Press Release

Orbital Wins $60 Million in New Small Launch Vehicle Orders from U.S. Government

By SpaceRef Editor
January 23, 2003
Filed under , ,

NASA and Department of Defense Order Four Pegasus and Minotaur Rockets

Orbital Sciences
Corporation recently received firm orders for four small space
launch vehicles from the U.S. Government, the company announced today. At the
end of 2002, the National Aeronautics and Space Administration (NASA)
contracted with the company to launch its Spectroscopy and Photometry of the
Intergalactic Medium’s Diffuse Radiation (SPIDR) satellite aboard the
company’s Pegasus rocket in a mission that will take place in 2005.
Separately, the U.S. Department of Defense (DoD) contracted with the company
for three Minotaur space launch vehicles under the U.S. Air Force’s
Orbital/Suborbital (OSP)-1 program. One of the Minotaur vehicles will be used
for the Department of Defense’s Near-Field Infrared Experiment (NFIRE) mission
and the other two vehicles will be used for missions to be announced by the
DoD at a later date. Together, the four firm orders total approximately $60
million in value. The missions will be executed by Orbital beginning in 2003
and will be completed over the next several years. The company did not
disclose the financial terms of the individual missions.

Mr. David W. Thompson, Orbital’s Chairman and Chief Executive Officer,
said, “As the world’s preeminent supplier of small launch vehicles, we are
very pleased with the continued strong demand for our family of small
launchers and booster rockets. We are very grateful for the confidence our
customers have in our launch vehicle products and believe it is well placed.
Our company is totally committed to continuing our outstanding reliability
record in support of our customers’ important missions.”

About Pegasus

Orbital’s Pegasus rocket is the world’s only small space launch vehicle
that has been certified with NASA’s Payload Risk Category 3, which the space
agency reserves for its highest value space missions. With the SPIDR
contract, NASA has now awarded Orbital 6 of up to 16 potential missions under
Kennedy Space Center’s Small Expendable Launch Vehicle Services agreement.

Pegasus is the world’s leading launch system for the deployment of small
satellites into low-Earth orbit. Its patented air-launch system, in which the
rocket is launched from beneath Orbital’s “Stargazer” L-1011 carrier aircraft
over the ocean, reduces cost and provides customers with unparalleled
flexibility to operate from virtually anywhere on Earth with minimal ground
support requirements.

The primary objective of the NASA-sponsored SPIDR mission is to map the
“cosmic web” of hot gas, which spans the universe. The SPIDR satellite is
being developed by Charles Stark Draper Laboratory and is being managed by
Boston University.

About Minotaur

Orbital developed the ground-launched four-stage Minotaur rocket for the
U.S. Air Force’s Orbital/Suborbital Program. The vehicle uses U.S.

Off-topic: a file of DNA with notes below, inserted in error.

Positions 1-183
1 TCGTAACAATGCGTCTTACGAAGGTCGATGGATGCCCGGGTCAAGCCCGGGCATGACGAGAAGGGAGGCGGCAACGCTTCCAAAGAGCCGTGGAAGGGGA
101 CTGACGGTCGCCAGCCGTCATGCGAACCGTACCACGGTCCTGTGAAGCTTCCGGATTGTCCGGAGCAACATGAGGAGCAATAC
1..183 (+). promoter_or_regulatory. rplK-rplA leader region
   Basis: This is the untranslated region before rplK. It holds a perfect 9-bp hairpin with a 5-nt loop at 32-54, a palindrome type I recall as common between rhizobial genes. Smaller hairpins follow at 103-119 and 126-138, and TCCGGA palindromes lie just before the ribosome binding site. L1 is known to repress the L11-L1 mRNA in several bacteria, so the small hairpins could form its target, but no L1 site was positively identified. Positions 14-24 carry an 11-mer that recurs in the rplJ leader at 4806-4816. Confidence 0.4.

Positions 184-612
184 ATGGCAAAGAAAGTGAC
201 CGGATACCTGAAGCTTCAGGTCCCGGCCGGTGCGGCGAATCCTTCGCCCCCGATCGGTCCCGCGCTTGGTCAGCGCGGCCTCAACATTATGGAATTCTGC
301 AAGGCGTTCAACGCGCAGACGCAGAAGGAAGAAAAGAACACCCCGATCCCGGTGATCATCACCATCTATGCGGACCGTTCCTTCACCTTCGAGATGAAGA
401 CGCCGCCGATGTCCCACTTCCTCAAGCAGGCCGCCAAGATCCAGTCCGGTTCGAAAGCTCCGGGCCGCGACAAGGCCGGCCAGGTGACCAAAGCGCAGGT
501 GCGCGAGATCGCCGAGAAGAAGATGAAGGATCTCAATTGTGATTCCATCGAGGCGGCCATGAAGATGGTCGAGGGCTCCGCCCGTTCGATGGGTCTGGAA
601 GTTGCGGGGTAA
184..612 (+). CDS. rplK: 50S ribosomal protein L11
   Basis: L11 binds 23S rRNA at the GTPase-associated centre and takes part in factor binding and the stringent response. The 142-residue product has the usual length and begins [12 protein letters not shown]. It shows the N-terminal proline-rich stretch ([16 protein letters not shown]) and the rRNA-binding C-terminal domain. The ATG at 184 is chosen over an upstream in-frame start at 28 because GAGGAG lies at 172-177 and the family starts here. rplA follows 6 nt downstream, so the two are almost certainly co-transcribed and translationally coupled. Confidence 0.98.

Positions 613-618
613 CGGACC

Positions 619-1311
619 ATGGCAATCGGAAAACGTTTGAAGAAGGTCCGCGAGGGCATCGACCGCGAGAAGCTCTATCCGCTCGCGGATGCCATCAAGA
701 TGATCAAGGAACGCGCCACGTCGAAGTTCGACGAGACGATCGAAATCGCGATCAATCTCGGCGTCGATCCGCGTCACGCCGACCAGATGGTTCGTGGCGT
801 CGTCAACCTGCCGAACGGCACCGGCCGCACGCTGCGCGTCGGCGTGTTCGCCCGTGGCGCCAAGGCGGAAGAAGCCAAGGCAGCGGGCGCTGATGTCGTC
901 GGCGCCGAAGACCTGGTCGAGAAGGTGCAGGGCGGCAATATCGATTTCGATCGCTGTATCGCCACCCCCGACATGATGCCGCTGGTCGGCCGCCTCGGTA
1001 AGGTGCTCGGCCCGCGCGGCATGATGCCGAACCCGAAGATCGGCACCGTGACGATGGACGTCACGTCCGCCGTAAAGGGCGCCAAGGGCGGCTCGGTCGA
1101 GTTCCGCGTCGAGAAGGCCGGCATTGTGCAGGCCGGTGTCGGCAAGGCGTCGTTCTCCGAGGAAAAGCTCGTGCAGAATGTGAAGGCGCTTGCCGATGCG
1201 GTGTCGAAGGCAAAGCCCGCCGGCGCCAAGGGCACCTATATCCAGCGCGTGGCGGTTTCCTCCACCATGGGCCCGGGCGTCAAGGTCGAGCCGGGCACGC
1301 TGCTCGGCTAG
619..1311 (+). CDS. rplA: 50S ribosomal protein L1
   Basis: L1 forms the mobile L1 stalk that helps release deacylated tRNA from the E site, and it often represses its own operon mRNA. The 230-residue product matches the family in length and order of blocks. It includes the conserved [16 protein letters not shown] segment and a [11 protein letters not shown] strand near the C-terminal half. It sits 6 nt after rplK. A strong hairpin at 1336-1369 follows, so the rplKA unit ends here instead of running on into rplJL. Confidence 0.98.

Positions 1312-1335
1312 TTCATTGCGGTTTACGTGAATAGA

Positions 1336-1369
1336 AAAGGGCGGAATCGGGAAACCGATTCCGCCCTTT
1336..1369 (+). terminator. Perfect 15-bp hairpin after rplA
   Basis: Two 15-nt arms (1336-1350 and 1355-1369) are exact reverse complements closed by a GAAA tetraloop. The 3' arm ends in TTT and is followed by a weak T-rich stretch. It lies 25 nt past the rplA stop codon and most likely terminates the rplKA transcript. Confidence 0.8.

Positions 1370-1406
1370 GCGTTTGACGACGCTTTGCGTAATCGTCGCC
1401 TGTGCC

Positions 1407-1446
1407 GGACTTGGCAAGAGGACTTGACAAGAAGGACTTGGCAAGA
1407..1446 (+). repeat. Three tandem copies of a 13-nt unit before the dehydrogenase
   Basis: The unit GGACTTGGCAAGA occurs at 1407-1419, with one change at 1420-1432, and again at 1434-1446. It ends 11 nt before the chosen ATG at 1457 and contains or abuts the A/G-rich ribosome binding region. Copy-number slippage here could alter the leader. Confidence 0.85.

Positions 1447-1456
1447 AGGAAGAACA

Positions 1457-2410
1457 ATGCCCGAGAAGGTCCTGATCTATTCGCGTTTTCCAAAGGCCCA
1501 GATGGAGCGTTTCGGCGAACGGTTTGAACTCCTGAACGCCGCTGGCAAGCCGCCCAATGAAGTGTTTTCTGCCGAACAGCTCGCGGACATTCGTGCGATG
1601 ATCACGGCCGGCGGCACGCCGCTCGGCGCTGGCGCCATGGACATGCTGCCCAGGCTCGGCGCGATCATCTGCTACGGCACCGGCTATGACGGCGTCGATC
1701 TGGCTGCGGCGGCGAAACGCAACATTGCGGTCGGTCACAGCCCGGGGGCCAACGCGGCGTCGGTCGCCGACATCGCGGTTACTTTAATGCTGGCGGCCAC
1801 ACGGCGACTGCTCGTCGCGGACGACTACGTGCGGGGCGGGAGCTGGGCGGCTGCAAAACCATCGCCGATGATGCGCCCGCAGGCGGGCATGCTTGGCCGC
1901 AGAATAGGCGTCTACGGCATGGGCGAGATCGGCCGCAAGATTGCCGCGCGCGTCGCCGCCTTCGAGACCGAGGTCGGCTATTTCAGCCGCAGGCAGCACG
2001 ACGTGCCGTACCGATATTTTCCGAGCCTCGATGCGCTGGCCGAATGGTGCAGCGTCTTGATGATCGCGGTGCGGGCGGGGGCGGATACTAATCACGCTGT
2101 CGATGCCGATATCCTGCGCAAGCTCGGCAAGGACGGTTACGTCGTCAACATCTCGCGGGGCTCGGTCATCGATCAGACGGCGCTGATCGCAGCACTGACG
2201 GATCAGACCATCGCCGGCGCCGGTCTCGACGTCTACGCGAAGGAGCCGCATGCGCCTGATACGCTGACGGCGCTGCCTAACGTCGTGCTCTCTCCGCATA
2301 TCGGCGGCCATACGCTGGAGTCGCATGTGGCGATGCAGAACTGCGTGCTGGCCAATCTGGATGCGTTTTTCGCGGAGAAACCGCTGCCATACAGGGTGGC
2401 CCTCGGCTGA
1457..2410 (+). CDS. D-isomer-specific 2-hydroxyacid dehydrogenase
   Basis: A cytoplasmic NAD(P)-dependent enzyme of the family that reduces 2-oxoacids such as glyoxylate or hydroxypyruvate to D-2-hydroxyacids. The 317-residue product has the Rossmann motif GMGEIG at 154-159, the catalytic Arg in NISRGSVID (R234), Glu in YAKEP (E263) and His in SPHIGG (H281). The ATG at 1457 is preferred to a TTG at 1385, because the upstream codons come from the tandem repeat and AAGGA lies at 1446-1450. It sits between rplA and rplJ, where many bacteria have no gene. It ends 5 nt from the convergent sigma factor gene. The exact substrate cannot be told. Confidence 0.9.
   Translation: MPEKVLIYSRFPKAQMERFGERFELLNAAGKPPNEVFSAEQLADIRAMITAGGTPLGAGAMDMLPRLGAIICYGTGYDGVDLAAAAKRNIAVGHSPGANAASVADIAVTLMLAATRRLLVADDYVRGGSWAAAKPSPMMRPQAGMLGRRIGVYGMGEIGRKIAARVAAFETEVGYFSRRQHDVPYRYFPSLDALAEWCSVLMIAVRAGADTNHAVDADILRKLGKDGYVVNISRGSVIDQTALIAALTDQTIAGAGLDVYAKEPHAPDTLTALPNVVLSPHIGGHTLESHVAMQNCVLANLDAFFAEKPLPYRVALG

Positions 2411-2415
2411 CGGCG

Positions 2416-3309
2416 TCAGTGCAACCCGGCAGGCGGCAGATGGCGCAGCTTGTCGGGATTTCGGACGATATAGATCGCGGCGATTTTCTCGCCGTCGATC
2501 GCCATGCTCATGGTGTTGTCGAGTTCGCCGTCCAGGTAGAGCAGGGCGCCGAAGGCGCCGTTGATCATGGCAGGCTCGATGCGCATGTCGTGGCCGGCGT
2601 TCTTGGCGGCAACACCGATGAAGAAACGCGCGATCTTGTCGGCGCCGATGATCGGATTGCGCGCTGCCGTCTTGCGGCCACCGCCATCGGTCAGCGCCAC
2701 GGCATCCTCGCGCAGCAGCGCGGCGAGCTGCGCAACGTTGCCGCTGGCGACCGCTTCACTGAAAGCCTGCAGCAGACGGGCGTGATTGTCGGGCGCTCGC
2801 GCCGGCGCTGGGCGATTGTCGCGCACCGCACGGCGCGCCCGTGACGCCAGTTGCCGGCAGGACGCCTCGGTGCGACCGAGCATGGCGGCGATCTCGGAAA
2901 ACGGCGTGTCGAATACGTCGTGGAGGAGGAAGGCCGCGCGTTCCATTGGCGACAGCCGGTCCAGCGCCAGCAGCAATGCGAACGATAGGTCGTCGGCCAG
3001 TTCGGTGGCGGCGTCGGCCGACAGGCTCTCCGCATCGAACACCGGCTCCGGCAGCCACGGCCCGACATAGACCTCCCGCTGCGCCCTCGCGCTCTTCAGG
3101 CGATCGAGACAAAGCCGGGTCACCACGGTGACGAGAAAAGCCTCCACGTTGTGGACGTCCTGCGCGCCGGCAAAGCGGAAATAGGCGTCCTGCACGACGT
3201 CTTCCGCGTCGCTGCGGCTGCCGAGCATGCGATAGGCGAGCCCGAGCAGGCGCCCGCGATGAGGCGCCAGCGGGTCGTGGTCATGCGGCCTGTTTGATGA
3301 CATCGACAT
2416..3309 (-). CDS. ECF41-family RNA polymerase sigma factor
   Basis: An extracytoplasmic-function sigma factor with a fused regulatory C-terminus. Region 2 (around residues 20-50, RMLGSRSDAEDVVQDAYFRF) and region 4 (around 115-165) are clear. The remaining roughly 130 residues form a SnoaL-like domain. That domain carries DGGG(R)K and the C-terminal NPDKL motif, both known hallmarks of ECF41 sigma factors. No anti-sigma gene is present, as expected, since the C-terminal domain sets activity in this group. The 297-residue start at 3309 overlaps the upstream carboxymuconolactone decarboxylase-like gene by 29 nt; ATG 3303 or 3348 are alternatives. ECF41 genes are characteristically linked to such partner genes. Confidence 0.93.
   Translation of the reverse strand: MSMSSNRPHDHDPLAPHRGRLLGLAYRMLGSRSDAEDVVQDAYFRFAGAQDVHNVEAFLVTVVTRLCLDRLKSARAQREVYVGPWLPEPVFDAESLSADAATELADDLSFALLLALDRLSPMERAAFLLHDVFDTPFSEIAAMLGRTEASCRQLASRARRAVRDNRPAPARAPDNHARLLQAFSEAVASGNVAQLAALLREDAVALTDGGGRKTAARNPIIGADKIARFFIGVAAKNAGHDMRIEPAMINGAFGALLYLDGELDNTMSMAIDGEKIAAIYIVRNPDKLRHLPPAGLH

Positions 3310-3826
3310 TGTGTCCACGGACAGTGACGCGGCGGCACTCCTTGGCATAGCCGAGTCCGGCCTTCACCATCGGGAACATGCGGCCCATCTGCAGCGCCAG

Government-supplied Minuteman II motors that have been decommissioned as a
result of arms reduction treaties, with the deactivated rocket motors serving
as the vehicle’s first and second stages. Its third and fourth stages, as
well as its guidance and control system, use technology from the company’s
Pegasus rocket. Orbital is under contract to the Air Force to provide OSP
integrated launch vehicles and to perform launch operations to deliver small
U.S. government sponsored satellites to orbit.

The NFIRE mission to be flown on a Minotaur rocket in 2004 is sponsored by
the U.S. Missile Defense Agency through the Air Force Space and Missile
Systems Center’s Rocket Systems Launch Program. The satellite is designed to
evaluate technologies for boost-phase missile defense.

Orbital’s space launch vehicles and related suborbital rockets are
primarily produced at the company’s engineering and manufacturing facility in
Chandler, Arizona and its vehicle assembly and integration facilities at
Vandenberg Air Force Base, California. The launch vehicles are primarily used
by commercial, civil government and military agencies to deliver small
satellites into low altitude orbit above the Earth and in missile defense
systems, both as threat-simulating target vehicles and as a potential
interceptor booster for the U.S. Ground-Based Midcourse Defense system.

Orbital is one of the world’s leading developers and manufacturers of
small space systems for commercial, civil government and military customers.
The company employs approximately 2,000 people at major facilities in
Virginia, Maryland, Arizona and California. In addition to its launch vehicle
products, Orbital is also a leading supplier of satellites, including low-
orbit, geostationary and planetary spacecraft for communications, remote
sensing and scientific missions. The company also offers space-related
technical services to government agencies and develops and builds satellite-
based transportation management systems for public transit agencies and
private vehicle fleet operators.

More information about Orbital can be found at http://www.orbital.com .

CONTACT: Barron Beneski, Public and Investor Relations of the Orbital
Sciences Corporation, +1-703-406-5528, or [email protected]

SpaceRef staff editor.